"For firing at short range, further experiments will determine whether it would be more desirable to use the present fuse in order to take advantage of ricocheting hits, or make the fuze sensitive enough to explode on water impact.

   "Further experiments should be made at night to determine whether the tracer effect of the rockets is sufficient to permit aiming corrections on successive shots, or whether splash is sufficient at night to permit aiming corrections.

"6. Additional reports will be submitted when more ammunition is obtained for further experimental firings."

   In his 1st endorsement to the above letter, dated 15 October 1943 the Vice Chief of Naval Operations stated as follows:

"No decision regarding adoption of this weapon as armament for other PT squadrons will be made pending report of tests conducted at the Motor Torpedo Boat Squadrons Training Center, Melville, Rhode Island."

   Subsequently to the above, a report* was submitted by Lt.J.R. Thompson, Commander of Motor Torpedo Boat Squadron 25, which states as follows:

"This Squadron has been supplied with twelve rocket launcher mounts. A Mk.19 caliber .30 machine gun mount is used as a base. The mounts are located on the day-room canopy of each boat. The rocket launchers can be fired on relative bearings from 045 to 315.

"The tubes are fired by a magneto firing key to eliminate an outside source of current. The firing key has an automatic six-way selector switch, wired to provide alternate firing of a rocket from each side of the mount. One rocket is fired each time the firing key is closed.

"The original sights attached to the in-board tube on the right side are used. The tubes rest on the shoulders of the gunner and are steadied by his left hand, thus giving him complete snd steady control of the mount.

*MTB Ron 25 File FC8-25/S79/ahb Serial 039 of 16 December 1943 to Chief of BuOrd via (l) Comdr.,MTB Ron Panama Sea Frontier (2) CNO (BuOrd File 122943 40089)

CONFIDENTIAL - 5 -  


 

  "Firing tests conducted aboard the boats have shown the following:

(a)  The mount is easily controlled by one man although a second man is needed as loader.
(b)  The mount should be about twelve inches lower.
(c)  The magneto firing key end selector switch is compact and easily handled.
(d)  In daylight reasonable accuracy may be attained up to about five hundred yards.
(e)  At night there is no way of spotting the shot*, due to the absence of tracer.
(f)  The explosive power of the rockets meke this a very desirable weaoon for short range attacks against landing barges and against larger ships such as DD's, if a boat is caught at close range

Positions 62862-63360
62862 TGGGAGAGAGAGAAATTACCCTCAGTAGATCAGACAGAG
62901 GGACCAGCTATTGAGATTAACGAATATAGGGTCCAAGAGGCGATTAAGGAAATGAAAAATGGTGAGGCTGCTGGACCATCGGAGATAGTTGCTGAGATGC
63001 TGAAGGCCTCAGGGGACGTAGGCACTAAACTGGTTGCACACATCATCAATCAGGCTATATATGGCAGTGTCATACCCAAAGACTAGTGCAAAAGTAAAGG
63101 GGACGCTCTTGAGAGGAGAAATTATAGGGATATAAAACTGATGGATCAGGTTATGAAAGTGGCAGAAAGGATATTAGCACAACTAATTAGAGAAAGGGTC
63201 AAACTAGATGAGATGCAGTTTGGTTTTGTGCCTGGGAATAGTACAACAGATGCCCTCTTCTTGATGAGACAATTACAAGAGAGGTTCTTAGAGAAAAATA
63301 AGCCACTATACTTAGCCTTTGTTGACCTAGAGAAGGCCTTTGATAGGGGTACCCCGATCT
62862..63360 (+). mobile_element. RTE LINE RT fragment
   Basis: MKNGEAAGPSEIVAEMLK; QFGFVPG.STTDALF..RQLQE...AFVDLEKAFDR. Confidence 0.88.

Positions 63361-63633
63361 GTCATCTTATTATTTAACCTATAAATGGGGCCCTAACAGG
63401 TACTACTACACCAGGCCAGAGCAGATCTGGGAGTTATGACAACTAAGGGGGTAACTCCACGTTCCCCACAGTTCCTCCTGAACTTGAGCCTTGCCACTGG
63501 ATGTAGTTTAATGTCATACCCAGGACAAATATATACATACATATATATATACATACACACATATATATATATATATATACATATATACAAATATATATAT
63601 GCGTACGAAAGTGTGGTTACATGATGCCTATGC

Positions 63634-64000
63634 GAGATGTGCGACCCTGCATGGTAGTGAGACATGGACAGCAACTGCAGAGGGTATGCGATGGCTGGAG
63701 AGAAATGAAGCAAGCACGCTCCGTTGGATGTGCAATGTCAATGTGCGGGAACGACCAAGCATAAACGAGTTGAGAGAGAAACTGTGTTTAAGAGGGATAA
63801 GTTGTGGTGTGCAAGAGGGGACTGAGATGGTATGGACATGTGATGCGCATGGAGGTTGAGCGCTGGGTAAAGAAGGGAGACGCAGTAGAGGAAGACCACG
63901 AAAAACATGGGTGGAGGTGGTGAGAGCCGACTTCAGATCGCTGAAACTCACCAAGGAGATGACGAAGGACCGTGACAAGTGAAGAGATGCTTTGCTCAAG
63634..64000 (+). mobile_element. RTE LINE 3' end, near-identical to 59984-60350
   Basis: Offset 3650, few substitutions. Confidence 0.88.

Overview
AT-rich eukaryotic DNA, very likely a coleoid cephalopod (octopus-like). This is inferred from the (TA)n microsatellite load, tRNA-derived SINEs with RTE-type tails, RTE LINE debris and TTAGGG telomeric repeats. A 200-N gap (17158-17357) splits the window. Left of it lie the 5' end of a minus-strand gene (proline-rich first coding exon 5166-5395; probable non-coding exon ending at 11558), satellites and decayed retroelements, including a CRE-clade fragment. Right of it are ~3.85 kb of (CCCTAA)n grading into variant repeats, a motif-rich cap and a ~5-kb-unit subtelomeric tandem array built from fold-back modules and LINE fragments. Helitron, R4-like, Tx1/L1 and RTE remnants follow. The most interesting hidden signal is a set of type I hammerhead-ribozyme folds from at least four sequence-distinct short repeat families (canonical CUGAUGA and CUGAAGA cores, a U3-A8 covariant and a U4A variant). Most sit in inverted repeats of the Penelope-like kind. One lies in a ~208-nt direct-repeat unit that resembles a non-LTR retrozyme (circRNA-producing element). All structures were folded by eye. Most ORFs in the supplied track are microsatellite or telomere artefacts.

"The absence of tracer* prevents the accurate use of this weapon at night at ranges of over approximately one hundred yards. However, it should prove a very valuable weapon for finishing off landing barges. Landing barges may be hit by hundreds of rounds of machine gun fire and still not sink. It is necessary to approach at close range and sink the barge with a heavier weapon. This rocket launcher will effectively serve the purpose. The six tubes furnish the desired fire power.

"A report of the service tests of this weapon will be submitted."

Action
by
C.N.O.

    The decision to include Sextuple Rocket Launchers Mk.l as part of the armament of some modified 110' Submarine Chasers, to be known as Motor Gunboats (PGM 1-8 inclusive) was contained in a letter from the Chief of Naval Operations to the Chief of the Bureau of Ordnance dated 17 December 1943** One Sextuple Launcher and 120 rounds of ammunition are specified for each vessel.

The precise nature of the 2".36 Sextuple Rocket Launcher Mk.l will be best understood after a study of the War Department Technical Manual 2M 9-294 of 21 October 1942 and the several photograph

Note by BuOrd:- It is understood that the Ordnance Department of the Army is experimenting with Bazooka ammunition fitted with night and day tracers. Until this has been developed it should be practicable to illuminate the target with some of the various devices now in service. Among the newer ones would be the Snowflake Rocket Launcher, the 60 mm Mortar (firing an illuminating grenade) etc.
  * **CNO Serial 0712023 - BuOrd Serial 121843 40156

CONFIDENTIAL - 6 -  


Precise
Nature
of the
Launcher
and its
Ammunition

of the Sextuple Launcher appended to this report. The net result of the work that has been done under the Bureau of Ordnance is merely to adapt six Army "Bazookas" (as shown by the above mentioned photographs) for use as a semi-shoulder weapon on one mk.19 mount. It is believed that (under moderate sea conditions and with proper illumination) there is a good chance that a skilled operator may be able to get at least two hits out of each ripple salvo of six rockets fired from a PGM or PT Boat making slow speed at night at about 250 yards range against a barge target 20 feet in height. Only unofficial reports, however, are as yet available on this subject.

Possible
Additional
Applications

Although this rocket launcher was developed for boat use, it is quite possible that the "Sextuple Bazooka" might be of some importance also in land and amphibious warfare if mounted on tanks, jeeps, etc. It might be useful to paratroops if mounted on one of the smaller and lighter jeeps designed particularly with paratroop needs in mind. The advantage of having six barrels, which may be loaded before the enemy is contacted (and which may be sufficient to destroy him without a reloading operation) is obviously worth considering for situations where time is the main or all essential element of victory.

 

 

 

 

 

 

 

 

 

 

 

 

CONFIDENTIAL - 7 -  


- Click to Enlarge -

  


SOURCE:
National Archives & Records Administration, San Francisco Branch
Record Group 181, Pearl Harbor Navy Yard General Correspondence 1941-45
Uncovered by John Fitzgerals, ACE.

Transcribed by RESEARCHER @ LARGE. Formatting & Comments Copyright R@L.